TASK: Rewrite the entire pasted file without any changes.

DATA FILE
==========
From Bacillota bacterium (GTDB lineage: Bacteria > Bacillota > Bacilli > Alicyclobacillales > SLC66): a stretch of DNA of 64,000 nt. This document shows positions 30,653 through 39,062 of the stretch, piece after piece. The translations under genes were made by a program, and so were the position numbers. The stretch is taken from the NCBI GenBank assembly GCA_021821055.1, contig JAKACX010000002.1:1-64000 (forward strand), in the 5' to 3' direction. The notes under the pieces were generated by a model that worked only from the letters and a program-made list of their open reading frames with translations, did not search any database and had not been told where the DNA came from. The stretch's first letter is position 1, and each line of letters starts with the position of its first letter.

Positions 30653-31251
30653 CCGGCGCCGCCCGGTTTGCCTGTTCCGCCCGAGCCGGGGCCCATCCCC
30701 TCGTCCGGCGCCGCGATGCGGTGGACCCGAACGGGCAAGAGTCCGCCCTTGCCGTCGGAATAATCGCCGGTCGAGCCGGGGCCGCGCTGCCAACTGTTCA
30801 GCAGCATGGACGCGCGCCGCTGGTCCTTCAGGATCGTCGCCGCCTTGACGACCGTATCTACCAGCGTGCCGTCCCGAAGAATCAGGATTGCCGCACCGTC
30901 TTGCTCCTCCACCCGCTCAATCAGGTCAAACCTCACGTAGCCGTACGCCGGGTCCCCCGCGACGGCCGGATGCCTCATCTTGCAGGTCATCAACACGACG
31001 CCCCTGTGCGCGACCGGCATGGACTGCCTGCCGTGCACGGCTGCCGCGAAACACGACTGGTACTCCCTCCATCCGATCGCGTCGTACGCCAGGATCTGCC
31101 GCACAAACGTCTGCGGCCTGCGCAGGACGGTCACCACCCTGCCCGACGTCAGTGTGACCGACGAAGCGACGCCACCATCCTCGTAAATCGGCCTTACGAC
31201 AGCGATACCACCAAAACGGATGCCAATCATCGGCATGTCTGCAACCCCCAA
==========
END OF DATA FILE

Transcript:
From Bacillota bacterium (GTDB lineage: Bacteria > Bacillota > Bacilli > Alicyclobacillales > SLC66): a stretch of DNA of 64,000 nt. This document shows positions 30,653 through 39,062 of the stretch, piece after piece. The translations under genes were made by a program, and so were the position numbers. The stretch is taken from the NCBI GenBank assembly GCA_021821055.1, contig JAKACX010000002.1:1-64000 (forward strand), in the 5' to 3' direction. The notes under the pieces were generated by a model that worked only from the letters and a program-made list of their open reading frames with translations, did not search any database and had not been told where the DNA came from. The stretch's first letter is position 1, and each line of letters starts with the position of its first letter.

Positions 30653-31251
30653 CCGGCGCCGCCCGGTTTGCCTGTTCCGCCCGAGCCGGGGCCCATCCCC
30701 TCGTCCGGCGCCGCGATGCGGTGGACCCGAACGGGCAAGAGTCCGCCCTTGCCGTCGGAATAATCGCCGGTCGAGCCGGGGCCGCGCTGCCAACTGTTCA
30801 GCAGCATGGACGCGCGCCGCTGGTCCTTCAGGATCGTCGCCGCCTTGACGACCGTATCTACCAGCGTGCCGTCCCGAAGAATCAGGATTGCCGCACCGTC
30901 TTGCTCCTCCACCCGCTCAATCAGGTCAAACCTCACGTAGCCGTACGCCGGGTCCCCCGCGACGGCCGGATGCCTCATCTTGCAGGTCATCAACACGACG
31001 CCCCTGTGCGCGACCGGCATGGACTGCCTGCCGTGCACGGCTGCCGCGAAACACGACTGGTACTCCCTCCATCCGATCGCGTCGTACGCCAGGATCTGCC
31101 GCACAAACGTCTGCGGCCTGCGCAGGACGGTCACCACCCTGCCCGACGTCAGTGTGACCGACGAAGCGACGCCACCATCCTCGTAAATCGGCCTTACGAC
31201 AGCGATACCACCAAAACGGATGCCAATCATCGGCATGTCTGCAACCCCCAA